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Soviet Pianist : A Wild Night With Berman At Ambassador

February 21, 1987|MARTIN BERNHEIMER | Times Music Critic

Lazar Berman, the controversial Soviet pianist, returned to Ambassador Auditorium Thursday night after a seven-year absence for a glasnost -oriented standing ovation and for a wild demonstration of old-fashioned, ivory-thumping, stormy-and-stressful hyper-romantic bombast.

Well, one has to be fair. It wasn't all bombast. He did play softly once in a while, and nicely, too.

He paid soulful attention to the somber rhetoric of Liszt's "Sposalizio." He cranked out the pious kitsch of Liszt's resetting of the Schubert "Ave Maria"--an anachronism within the sacred portals of the Worldwide Church of God--with glitzy, ethereal flourishes.

He brought compelling wit, whimsy and muted sentiment to the delicate moments in Shostakovich's Six Preludes, Opus 34.

There were passages in Mussorgsky's "Pictures at an Exhibition," the ultimate piece de resistance of the recital, when a semblance of introspection was unavoidable. In these passages, Berman rose--no, fell--tastefully to the intimate challenge.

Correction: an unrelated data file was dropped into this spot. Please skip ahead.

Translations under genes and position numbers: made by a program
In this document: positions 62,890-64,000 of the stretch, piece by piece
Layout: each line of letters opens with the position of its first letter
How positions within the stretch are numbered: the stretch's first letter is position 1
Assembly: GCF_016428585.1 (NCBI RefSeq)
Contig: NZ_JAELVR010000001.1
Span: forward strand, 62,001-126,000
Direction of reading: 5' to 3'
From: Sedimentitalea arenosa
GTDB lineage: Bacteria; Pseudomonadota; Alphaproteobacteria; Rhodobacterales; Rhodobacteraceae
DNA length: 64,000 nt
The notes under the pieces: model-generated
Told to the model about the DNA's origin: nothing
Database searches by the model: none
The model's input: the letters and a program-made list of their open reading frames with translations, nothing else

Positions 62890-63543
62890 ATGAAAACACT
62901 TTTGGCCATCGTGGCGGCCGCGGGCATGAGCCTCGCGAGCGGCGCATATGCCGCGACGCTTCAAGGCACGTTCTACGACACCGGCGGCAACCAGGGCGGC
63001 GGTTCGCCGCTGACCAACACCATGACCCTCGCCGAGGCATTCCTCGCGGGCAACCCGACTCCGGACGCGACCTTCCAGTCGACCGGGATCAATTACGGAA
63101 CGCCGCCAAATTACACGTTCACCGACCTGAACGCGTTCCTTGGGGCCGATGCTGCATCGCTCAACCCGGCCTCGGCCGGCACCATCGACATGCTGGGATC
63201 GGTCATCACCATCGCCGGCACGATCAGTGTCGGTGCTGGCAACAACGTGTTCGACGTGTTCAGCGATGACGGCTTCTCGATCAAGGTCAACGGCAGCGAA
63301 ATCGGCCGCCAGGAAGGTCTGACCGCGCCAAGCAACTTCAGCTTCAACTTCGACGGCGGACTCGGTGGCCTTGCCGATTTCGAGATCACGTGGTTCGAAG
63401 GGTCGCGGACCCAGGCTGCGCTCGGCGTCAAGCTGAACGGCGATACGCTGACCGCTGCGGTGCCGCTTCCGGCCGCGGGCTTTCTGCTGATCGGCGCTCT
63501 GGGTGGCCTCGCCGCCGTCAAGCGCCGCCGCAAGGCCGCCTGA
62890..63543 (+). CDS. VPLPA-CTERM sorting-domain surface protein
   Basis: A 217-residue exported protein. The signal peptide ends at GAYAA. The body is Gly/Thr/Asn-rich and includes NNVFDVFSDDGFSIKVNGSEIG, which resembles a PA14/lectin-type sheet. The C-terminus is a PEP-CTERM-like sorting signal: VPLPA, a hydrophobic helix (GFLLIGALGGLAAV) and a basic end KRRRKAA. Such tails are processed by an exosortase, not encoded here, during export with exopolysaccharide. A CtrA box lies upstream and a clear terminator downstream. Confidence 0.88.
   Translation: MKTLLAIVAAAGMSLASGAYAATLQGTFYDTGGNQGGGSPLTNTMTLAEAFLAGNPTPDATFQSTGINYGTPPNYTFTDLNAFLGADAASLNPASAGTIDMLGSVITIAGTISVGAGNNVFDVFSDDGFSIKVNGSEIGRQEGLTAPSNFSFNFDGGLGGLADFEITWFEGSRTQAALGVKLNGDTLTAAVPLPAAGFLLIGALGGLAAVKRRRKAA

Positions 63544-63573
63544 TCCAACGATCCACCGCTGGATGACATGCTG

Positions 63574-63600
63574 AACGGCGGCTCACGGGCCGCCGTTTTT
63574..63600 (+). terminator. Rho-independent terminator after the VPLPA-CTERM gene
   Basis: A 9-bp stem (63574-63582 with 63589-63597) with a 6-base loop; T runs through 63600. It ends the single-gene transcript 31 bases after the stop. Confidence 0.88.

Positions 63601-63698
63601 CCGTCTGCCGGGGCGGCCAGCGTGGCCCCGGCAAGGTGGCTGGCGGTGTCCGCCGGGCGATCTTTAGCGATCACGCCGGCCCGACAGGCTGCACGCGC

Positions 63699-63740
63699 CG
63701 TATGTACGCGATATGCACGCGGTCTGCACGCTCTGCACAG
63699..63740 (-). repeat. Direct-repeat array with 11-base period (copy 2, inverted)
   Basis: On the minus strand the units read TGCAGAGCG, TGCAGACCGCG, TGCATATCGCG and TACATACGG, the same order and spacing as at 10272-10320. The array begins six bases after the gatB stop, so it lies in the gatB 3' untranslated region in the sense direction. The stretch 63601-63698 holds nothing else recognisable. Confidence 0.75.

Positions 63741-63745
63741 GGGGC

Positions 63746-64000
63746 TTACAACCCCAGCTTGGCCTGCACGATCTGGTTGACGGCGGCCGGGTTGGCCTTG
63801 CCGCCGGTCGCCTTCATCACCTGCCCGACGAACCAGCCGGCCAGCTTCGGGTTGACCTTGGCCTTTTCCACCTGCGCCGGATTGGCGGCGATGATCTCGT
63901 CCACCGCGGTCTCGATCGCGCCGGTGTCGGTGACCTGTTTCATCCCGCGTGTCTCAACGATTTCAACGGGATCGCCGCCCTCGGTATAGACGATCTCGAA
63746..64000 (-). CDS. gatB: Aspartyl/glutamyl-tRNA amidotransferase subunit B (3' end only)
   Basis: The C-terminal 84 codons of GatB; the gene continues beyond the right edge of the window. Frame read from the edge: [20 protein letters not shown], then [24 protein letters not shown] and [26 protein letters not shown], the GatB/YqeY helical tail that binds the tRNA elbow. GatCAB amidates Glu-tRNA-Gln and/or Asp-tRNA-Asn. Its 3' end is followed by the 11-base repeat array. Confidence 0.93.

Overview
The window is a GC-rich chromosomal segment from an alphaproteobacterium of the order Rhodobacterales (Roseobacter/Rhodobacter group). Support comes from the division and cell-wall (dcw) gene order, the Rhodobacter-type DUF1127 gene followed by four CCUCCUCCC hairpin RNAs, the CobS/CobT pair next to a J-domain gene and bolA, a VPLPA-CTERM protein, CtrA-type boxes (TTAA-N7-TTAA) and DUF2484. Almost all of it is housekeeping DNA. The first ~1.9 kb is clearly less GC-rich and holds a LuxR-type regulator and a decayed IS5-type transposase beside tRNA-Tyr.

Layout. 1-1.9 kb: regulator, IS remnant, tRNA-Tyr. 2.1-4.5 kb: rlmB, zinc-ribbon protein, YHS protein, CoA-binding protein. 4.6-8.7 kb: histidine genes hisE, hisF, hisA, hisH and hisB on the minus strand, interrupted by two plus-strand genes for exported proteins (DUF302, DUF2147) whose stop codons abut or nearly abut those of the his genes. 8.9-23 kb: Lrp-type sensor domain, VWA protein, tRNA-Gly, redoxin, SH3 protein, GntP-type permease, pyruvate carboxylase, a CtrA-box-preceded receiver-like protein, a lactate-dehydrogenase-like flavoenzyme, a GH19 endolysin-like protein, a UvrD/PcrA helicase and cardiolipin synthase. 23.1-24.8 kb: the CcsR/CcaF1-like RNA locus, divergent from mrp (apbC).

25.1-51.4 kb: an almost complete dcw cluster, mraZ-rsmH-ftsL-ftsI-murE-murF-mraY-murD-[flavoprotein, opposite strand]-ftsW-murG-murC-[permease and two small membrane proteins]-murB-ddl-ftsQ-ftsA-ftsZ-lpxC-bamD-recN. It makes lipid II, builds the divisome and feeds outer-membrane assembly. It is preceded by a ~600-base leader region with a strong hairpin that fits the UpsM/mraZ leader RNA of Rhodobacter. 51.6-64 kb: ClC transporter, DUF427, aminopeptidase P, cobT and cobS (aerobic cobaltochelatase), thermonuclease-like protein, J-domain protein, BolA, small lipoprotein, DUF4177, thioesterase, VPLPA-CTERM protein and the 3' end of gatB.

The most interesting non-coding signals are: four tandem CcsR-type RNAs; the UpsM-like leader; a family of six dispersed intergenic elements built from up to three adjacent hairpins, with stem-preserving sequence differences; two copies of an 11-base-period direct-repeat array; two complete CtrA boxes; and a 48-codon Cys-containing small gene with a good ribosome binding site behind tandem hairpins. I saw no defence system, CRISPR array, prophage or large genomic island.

No one can claim, however, that piano , much less pianissimo , is this pianist's forte. He crashes. He bangs. He pounces. He thuds. He thunders.

In a day when pianists tend to be clean, efficient, restrained and impersonal, he stands as a rugged individualist.

He makes a mighty noise, usually with his foot stuck on the damper pedal. He ventures extreme tests of phrase- and tempo-stretching. He dashes through bravura flourishes, sometimes with good marksmanship, often with his fingers lunging at the cracks between the keys.

Some listeners find his playing excitingly unorthodox. Others call it grotesquely distorted. As of Thursday, count this listener among the others.

Berman devoted the first half of his program to Liszt. First, he mustered a raucous assault on "Apres une lecture du Dante." This set the tone for a performance of the "Erlkoenig" transcription in which the pianist took even greater liberties with Schubert than the transcriber had. In the "Mephisto Waltz," No. 1, one encountered much macabre hysteria, little diabolical accuracy.

Matters improved to a degree with Shostakovich and Mussorgsky after intermission, and after the resident piano-tuner applied hasty ministration to the beleaguered Steinway.

One had to admire Berman's broad strokes, his heroic perspective, his splashy sense of color. Above all, one had to admire his willingness to take risks. One also had to regret his frequent loss of control.

A little pounding, even by a celebrated guest from Leningrad, can go a long, long way.

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